Hewitt's Southern California-based show not only attracts top-tier guests, but it makes accurate transcripts -- documents that include not just the questions asked and every bit of the answer, but the context in which those questions were posed and an easily accessible headline -- available online not long after the show. They dispatch those same transcripts to political reporters all over the country in short order. And when there's something that's newsworthy, it gets written about.

The list of ready excuses when an interview does not go according to a campaign's plan can grow awfully short and thin when people can read not just all the details of one interview (click here for the Trump interview transcript) but most of Hewitt's interviews for themselves, online. It also probably does not hurt that Hewitt has a son working in the Republican National Committee's press office, has written several books and writes weekly columns for the Washington Examiner and Townhall.com.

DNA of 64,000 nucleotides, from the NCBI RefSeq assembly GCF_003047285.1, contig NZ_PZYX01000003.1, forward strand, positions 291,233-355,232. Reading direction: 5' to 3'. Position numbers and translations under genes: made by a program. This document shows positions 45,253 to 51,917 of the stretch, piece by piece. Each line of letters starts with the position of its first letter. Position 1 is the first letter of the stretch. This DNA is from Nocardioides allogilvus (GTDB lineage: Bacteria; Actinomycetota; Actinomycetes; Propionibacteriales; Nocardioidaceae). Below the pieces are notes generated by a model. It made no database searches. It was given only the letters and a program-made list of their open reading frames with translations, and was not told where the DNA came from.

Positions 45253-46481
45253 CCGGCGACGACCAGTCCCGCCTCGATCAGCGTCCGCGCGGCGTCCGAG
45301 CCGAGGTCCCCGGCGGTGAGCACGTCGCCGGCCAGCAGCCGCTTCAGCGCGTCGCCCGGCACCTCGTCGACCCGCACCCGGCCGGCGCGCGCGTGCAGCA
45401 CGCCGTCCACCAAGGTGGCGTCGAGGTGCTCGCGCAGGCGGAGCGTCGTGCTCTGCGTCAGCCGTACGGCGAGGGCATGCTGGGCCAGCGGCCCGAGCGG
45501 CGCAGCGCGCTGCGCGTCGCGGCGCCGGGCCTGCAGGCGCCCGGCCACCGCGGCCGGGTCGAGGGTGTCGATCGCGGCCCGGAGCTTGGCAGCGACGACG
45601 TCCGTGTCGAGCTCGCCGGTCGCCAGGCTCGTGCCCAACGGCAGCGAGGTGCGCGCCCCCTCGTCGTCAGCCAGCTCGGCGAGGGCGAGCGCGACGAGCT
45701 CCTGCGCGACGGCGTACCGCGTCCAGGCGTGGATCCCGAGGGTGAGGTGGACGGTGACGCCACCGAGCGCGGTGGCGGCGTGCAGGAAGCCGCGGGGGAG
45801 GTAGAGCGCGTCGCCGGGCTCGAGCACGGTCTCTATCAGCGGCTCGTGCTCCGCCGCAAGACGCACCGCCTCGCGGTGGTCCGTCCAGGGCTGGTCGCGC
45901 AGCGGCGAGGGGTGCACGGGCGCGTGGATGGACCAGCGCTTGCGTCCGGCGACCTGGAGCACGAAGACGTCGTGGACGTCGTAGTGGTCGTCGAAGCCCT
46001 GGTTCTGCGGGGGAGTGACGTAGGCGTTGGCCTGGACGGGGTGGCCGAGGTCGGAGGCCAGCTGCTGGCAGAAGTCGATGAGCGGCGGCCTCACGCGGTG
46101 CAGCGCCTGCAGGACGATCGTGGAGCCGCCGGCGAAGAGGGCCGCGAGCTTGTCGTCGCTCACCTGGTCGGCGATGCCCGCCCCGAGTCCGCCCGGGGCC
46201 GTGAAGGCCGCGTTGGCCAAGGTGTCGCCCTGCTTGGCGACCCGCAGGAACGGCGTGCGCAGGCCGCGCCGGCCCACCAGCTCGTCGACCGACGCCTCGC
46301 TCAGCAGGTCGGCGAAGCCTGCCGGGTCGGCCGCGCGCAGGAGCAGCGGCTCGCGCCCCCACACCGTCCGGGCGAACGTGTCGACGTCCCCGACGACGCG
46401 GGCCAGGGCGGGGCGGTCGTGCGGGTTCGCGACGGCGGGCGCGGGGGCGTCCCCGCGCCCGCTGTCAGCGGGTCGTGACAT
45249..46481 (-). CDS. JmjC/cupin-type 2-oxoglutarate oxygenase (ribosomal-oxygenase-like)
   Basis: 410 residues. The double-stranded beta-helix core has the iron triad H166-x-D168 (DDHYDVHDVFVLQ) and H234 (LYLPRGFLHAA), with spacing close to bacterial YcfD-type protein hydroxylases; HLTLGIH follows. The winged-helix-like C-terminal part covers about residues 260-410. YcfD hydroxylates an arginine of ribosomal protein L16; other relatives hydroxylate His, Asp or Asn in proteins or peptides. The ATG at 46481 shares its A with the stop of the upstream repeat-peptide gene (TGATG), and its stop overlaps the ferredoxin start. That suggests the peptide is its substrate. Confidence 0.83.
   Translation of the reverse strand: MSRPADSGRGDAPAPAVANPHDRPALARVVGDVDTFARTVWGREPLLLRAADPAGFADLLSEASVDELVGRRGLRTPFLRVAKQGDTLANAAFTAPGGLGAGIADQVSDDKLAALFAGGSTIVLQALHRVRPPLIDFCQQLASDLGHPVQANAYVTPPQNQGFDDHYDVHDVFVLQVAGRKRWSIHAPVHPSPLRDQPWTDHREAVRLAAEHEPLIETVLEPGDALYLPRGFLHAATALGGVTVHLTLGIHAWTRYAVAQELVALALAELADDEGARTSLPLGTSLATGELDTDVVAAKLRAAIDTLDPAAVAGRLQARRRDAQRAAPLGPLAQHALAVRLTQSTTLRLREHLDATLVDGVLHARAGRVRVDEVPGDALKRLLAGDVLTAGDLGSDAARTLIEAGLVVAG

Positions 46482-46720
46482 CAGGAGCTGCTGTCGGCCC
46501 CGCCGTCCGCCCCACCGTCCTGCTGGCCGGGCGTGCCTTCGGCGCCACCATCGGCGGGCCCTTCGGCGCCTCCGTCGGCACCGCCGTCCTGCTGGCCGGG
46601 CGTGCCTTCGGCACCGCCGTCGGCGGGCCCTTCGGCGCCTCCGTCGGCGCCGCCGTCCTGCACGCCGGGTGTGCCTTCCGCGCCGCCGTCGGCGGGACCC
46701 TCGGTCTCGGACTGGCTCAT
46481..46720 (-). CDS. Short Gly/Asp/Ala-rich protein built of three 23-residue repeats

In 2006, when the New Yorker wanted to profile Hewitt, Hewitt struck a deal with the reporter assigned the piece, Nicholas Lemann. He would participate in Lemann's profile if Lemann, then dean of the Columbia University Graduate School of Journalism, would let Hewitt follow and write about him for the Weekly Standard. What emerged was a pretty nuanced take on the state of journalism and its institutions, including the revered J-school. Of course, Hewitt, a member of the right-wing with pride media, couldn't resist a little dancing on what he saw as the stately grave of mainstream media. In his 2005 piece in the New Yorker, perhaps the country's most celebrated magazine covering the whole range of politics, public affairs and culture, Lemann called Hewitt "the most famous conservative journalist whom liberals have never heard of."

If Hewitt's show, broadcast on 120 stations across the country every weekday, hasn't been enough to change that, a turn in the Trump ridicule chair and the CNN debate probably will.